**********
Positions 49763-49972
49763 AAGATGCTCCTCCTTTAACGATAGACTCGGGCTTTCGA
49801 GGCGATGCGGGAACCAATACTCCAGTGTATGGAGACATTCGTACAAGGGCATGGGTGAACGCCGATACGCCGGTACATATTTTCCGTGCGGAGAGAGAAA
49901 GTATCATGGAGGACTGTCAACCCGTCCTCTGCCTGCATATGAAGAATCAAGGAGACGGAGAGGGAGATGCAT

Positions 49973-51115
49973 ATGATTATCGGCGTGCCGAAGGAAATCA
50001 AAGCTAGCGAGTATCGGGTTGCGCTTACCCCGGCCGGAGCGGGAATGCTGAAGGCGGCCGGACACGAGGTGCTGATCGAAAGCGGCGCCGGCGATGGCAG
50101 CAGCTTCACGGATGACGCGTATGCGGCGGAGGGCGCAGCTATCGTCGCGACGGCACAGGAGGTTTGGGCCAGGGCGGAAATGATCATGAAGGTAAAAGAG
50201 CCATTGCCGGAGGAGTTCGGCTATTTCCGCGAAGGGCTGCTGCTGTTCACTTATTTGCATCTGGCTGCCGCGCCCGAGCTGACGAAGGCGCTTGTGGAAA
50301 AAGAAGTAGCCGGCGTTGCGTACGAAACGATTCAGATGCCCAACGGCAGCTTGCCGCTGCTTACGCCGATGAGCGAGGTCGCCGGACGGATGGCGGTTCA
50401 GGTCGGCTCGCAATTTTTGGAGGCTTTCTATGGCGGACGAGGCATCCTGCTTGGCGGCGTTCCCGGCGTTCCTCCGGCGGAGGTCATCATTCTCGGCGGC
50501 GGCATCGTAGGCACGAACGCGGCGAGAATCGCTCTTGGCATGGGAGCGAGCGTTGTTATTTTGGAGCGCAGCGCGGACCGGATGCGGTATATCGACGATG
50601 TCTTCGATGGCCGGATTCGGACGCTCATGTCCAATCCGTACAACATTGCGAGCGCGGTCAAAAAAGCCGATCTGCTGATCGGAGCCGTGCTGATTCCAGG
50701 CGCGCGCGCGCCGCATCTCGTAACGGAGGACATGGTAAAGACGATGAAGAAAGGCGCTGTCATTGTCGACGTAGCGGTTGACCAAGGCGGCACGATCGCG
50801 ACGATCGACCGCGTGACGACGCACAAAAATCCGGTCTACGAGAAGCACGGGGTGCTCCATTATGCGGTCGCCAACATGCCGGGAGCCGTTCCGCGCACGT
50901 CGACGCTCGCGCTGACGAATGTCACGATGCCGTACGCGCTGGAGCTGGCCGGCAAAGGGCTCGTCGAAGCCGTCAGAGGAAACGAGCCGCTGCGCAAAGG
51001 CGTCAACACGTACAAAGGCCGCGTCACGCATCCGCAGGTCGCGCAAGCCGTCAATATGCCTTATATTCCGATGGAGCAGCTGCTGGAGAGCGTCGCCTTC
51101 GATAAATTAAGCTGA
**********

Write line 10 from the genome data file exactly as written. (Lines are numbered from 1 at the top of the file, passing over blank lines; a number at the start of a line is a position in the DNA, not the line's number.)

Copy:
50301 AAGAAGTAGCCGGCGTTGCGTACGAAACGATTCAGATGCCCAACGGCAGCTTGCCGCTGCTTACGCCGATGAGCGAGGTCGCCGGACGGATGGCGGTTCA